Hello to all my new friends here! This letter comes out monthly—usually at the beginning of the month, but sometimes life gets in the way—with things I’ve read, learned, and written since the previous letter.
My February was a bit of a cliché. I recognized and accepted all the love around me, from my partner baking a birthday cake with peanut butter frosting (my life will never be the same) to my parents and brother coming over for cupcakes and laughs. We adopted a new cat and he is the biggest love bug I’ve ever met. And at work, I was given the opportunity to work on the biggest book I’ll probably ever get to touch. My eyes are stuck in heart-eye mode lately.
What I read
Savage Appetites by Rachel Monroe: A fascinating dive into the lives of four women who became obsessed with crime, but not in the weird “I wrote love letters to Ted Bundy” kind of way.
Before the Ever After by Jacqueline Woodson: A beautiful, beautiful, beautiful novel in verse about a boy and his dad, an NFL star who is acting differently, and the many ways CTE (chronic traumatic encephalopathy, a degenerative brain disease caused my repeated head traumas) affects their lives and family.
I Am the Rage by Martina McGowan: Buckle up for the most devastating work of poetry you’ll read all year. Each poem is filled with rage and anguish over the state of racism in America. The poem dedicated to Breonna Taylor made me weep. (Disclosure, I work for the publisher, yada yada, IT IS VERY GOOD IN AN UNBIASED WAY)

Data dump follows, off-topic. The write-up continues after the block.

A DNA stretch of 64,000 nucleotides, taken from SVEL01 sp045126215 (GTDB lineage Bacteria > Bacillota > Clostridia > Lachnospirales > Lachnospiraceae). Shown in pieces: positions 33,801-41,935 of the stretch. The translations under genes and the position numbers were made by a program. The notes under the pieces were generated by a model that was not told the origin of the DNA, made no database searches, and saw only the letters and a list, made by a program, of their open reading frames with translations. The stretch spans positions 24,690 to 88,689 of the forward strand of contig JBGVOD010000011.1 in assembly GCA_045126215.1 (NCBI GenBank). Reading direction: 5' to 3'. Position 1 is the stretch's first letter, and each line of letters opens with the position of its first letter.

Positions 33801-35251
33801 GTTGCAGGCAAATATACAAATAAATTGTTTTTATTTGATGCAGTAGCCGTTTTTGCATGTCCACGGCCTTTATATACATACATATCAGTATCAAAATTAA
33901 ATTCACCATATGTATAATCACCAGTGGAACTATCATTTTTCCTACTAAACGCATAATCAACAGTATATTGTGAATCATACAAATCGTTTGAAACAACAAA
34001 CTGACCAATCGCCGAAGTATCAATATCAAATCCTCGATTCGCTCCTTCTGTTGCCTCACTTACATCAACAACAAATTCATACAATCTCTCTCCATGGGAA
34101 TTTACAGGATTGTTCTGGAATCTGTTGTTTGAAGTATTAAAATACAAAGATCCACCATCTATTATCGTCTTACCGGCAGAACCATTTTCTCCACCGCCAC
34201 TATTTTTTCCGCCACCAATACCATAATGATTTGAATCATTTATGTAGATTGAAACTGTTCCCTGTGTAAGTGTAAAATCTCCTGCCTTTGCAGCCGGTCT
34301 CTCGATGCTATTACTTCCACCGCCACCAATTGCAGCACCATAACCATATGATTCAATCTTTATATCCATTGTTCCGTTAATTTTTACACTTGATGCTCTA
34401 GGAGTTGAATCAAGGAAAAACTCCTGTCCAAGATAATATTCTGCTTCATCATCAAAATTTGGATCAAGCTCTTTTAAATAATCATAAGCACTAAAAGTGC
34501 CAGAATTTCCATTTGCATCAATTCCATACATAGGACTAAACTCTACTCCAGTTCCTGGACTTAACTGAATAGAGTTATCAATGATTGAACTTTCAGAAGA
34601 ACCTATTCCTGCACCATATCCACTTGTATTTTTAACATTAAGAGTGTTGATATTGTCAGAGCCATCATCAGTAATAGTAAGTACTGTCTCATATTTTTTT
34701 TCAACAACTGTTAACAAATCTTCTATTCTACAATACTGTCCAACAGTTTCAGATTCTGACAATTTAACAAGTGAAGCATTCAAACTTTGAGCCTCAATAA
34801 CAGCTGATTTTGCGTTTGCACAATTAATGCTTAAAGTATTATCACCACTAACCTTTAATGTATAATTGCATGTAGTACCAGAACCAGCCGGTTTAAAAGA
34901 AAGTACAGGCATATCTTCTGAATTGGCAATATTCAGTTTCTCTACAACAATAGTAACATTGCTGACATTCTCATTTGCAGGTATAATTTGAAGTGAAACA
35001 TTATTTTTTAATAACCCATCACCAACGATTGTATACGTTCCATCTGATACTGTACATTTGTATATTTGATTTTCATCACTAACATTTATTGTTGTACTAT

What Doesn’t Kill You by Tessa Miller: I read this memoir about chronic illness ever so slowly. Miller writes in such a candid way about all the shit she’s gone through with Crohn’s and other diseases/infections/horrifying experiences. I am in awe of her strength. Also, did you know that poop transplants were a thing? Because I did not.
What I learned
This list of 28 mini rules to simplify your life, from The Financial Diet, is helping me find a better way to frame my daily life after a year of staying home.
I’m also researching every sustainable thing I can do for our new home. Recycling? The village has a list of what can and cannot be recycled in their facility. Rain barrels? We can buy them from the county for $50! Composting? I…haven’t started this project yet. If you’re also starting on this journey, I recommend starting small. Check out your city’s website for what services they offer regarding recycling and sustainability, and go from there!
What I wrote
I present to you some very good book newsletters for your inbox, the product of a year’s worth of compiling zillions of links.
And as a person who hates chores, I rounded up some of the best audiobooks to make chores more interesting.
I hope the sun is shining wherever you are.
Crooked Reads is a monthlyish newsletter from Ashley Holstrom.
Disclosure: I am an affiliate with Bookshop.org and will earn a commission if you click through any book links and make a purchase.